3. Undeveloped People and Underdeveloped Markets:

Rural society in India is underdeveloped. Modern technology has tried to develop the people and markets in rural areas. But the technology has made very less impact on rural areas.

4. Many Languages and Diversity in Culture:

India is a country of many languages. Language becomes barrier in effective communication in the market area. Multiplicity of languages spoken in villages is another difficulty faced by marketing people. This poses a great threat in designing the communication strategy. More than 30 languages and about 1700 dialects make rural communication difficult. In the urban areas, marketing communication can be managed by and large with English and Hindi.

However, marketing communication in rural areas has to necessarily be in local language. Not only language but culture also affects the marketing strategy. Rural consumers are a tradition bound community. Their culture, religion and even superstition strongly influenced their purchasing decision. There is a dominance of traditionality in rural areas. Traits among the sales force are required to match the various requirements of those specific areas.

5. Ineffective Distribution Channels:

The distribution chain is not very well organized and requires a large number of intermediaries which in turn increases the cost. Multiple tiers add to the cost. At minimum, the distribution chain in the rural context needs three tiers, like the village shopkeepers, the mandi level distributor and wholesaler/Stockiest in the town. In addition, it involves the manufacturer’s branch office operations in the territory.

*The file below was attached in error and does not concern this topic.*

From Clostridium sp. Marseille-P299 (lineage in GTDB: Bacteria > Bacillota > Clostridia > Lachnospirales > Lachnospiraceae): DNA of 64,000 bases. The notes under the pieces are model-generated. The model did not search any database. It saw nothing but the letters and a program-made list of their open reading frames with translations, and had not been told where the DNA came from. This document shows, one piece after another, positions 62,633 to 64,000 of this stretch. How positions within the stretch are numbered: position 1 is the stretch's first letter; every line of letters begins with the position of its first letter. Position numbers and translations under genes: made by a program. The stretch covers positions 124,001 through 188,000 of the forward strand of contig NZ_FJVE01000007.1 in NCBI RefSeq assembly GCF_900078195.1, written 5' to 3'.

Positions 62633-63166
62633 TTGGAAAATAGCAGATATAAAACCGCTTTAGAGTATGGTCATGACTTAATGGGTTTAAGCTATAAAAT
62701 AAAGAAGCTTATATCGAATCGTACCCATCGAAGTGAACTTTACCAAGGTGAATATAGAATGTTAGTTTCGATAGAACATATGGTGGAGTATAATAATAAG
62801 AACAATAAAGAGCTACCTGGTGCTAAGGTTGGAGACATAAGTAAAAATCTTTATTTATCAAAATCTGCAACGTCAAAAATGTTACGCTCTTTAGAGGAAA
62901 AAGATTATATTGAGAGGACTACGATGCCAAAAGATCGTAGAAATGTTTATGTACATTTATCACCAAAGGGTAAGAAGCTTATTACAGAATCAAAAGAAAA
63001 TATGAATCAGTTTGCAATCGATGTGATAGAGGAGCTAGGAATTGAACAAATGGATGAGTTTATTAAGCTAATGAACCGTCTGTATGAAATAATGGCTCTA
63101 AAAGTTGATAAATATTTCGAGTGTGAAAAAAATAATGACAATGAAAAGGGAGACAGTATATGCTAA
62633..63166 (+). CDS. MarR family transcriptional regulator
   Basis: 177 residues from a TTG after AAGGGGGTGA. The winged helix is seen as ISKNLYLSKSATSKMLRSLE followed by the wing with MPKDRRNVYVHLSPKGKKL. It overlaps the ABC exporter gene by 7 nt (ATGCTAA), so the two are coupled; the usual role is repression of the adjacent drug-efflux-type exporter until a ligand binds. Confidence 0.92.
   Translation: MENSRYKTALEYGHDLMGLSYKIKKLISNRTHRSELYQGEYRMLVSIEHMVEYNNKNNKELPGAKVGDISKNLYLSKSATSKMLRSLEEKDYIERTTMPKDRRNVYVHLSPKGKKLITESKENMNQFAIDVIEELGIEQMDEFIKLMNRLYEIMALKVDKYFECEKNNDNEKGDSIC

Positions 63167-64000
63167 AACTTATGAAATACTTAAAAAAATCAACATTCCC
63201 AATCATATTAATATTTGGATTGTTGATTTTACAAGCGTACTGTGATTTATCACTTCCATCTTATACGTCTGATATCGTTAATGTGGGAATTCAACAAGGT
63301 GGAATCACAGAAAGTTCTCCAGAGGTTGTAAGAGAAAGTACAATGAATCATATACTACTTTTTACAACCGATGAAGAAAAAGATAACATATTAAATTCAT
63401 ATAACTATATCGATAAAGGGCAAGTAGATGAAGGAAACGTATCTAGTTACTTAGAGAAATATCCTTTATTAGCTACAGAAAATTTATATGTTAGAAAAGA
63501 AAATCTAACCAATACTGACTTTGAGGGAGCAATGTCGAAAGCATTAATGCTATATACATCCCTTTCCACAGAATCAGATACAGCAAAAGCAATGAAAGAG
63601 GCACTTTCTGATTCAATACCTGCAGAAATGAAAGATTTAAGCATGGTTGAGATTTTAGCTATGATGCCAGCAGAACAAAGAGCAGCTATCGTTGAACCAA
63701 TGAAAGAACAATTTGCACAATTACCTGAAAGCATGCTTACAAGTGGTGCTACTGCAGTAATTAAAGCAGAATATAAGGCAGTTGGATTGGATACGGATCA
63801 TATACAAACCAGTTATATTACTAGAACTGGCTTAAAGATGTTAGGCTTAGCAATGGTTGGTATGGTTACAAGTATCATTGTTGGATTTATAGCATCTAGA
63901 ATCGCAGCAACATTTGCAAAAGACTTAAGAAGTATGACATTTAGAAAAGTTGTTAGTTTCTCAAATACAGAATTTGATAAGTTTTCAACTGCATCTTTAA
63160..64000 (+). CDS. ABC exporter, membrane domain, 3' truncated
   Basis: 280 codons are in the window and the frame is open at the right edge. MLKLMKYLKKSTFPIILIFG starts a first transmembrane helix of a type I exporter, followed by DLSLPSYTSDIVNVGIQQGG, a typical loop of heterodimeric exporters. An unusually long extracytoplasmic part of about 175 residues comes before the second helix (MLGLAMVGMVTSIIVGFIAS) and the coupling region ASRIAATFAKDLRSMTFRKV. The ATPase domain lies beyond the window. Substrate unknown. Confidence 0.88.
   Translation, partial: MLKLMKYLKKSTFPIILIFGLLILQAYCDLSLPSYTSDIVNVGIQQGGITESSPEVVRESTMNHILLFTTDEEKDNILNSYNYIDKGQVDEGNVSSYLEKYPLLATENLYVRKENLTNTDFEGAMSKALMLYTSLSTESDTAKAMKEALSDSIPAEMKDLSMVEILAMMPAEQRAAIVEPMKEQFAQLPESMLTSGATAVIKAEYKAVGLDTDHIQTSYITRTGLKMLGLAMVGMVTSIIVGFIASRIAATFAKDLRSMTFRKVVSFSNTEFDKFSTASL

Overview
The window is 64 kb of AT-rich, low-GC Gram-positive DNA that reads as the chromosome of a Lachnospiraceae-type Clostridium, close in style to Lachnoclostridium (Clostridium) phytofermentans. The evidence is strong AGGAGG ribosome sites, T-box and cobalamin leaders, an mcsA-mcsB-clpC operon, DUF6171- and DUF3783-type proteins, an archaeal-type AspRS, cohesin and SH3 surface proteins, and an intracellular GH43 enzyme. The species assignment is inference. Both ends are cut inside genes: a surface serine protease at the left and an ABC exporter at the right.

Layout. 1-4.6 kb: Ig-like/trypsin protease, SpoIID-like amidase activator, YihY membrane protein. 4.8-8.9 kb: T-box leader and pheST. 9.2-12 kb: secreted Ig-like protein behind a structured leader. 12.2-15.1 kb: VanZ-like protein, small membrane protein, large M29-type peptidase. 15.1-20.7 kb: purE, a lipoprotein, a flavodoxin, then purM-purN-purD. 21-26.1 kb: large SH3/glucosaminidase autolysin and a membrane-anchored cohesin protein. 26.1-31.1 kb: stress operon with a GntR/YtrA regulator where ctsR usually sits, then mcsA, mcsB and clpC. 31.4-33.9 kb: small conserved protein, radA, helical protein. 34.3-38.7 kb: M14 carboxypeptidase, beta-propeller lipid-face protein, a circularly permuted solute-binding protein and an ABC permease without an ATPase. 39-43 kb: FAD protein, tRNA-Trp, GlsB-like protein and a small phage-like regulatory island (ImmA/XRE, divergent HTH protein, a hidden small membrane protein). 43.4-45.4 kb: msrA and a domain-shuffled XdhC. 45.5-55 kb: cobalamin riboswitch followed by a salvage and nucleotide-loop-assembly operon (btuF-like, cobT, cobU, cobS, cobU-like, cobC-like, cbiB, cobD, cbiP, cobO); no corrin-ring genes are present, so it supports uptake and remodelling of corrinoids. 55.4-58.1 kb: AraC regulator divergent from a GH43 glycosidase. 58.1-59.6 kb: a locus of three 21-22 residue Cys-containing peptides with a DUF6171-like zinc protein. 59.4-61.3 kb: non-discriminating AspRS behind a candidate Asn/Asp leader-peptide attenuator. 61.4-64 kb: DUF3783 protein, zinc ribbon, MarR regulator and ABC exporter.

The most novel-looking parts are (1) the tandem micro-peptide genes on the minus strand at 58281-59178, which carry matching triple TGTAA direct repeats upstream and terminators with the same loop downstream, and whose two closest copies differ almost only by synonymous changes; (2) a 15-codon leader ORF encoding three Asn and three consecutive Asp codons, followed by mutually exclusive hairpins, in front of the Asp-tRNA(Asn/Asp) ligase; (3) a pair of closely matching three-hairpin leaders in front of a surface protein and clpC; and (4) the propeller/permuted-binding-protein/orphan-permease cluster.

Producers, who can reach the customers through the shortest distribution channel, can do better in this market. They are mainly dependent on dealers, who are not easily available for the rural areas. Due to lack of proper infrastructure, manufacturers are not motivated to open outlets in these areas.

6. Inadequate Media Coverage:

Media have lots of problems in rural areas. Television is a good source to communicate the message for rural people. But due to non-availability of power as well as television sets, majority of rural people cannot get the benefits of various media.

7. Warehousing Problems:

A storage function is necessary because there is a time gap between production and consumption of commodities. Agricultural commodities are produced seasonally but they are demanded over the year, so there is need to store them. But in rural areas, there is lack of public as well as private warehousing. In warehousing too, there are special problems in the rural context.

Business firms find it difficult to get suitable godowns in many parts of rural India. There are no sufficient storage and warehousing facilities in rural areas. Of course, there is a corporate body named ‘Hindustan Warehousing Corporation Ltd.’ but, it is of no use of the people working in remote rural areas. This problem adversely affects the services as well as the cost aspect in distribution.

8. Low Literacy Levels:

The literacy rate is low in rural areas as compared to urban areas. Marketers faces communication problem due to the lack of literacy rate. Print medium is not much effective and it is irrelevant since its reach is poor because majority of villagers are uneducated. So, low level of literacy becomes challenge for marketers in rural areas.